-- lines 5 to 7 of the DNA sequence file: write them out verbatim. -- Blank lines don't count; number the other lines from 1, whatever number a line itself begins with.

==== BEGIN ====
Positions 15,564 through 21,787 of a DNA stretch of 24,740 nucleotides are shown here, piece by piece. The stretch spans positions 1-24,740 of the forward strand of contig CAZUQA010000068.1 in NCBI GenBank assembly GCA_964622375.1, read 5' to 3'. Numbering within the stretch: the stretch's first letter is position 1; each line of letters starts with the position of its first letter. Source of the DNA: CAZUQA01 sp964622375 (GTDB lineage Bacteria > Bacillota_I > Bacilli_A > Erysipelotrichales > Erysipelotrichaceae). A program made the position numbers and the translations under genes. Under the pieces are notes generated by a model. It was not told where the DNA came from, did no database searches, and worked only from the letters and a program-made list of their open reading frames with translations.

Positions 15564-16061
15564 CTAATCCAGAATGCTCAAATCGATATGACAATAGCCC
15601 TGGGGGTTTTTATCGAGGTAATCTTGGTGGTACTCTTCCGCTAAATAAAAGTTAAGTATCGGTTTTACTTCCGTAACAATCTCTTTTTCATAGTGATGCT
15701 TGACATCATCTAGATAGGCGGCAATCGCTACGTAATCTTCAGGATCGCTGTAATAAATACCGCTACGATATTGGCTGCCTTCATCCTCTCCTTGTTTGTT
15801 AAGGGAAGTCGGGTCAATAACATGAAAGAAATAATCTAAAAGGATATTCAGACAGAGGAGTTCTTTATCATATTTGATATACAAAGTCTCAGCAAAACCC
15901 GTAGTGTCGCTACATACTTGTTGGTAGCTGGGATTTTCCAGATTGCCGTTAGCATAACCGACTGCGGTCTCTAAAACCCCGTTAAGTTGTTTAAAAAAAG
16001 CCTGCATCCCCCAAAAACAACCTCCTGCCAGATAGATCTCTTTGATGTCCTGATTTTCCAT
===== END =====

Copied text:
15701 TGACATCATCTAGATAGGCGGCAATCGCTACGTAATCTTCAGGATCGCTGTAATAAATACCGCTACGATATTGGCTGCCTTCATCCTCTCCTTGTTTGTT
15801 AAGGGAAGTCGGGTCAATAACATGAAAGAAATAATCTAAAAGGATATTCAGACAGAGGAGTTCTTTATCATATTTGATATACAAAGTCTCAGCAAAACCC
15901 GTAGTGTCGCTACATACTTGTTGGTAGCTGGGATTTTCCAGATTGCCGTTAGCATAACCGACTGCGGTCTCTAAAACCCCGTTAAGTTGTTTAAAAAAAG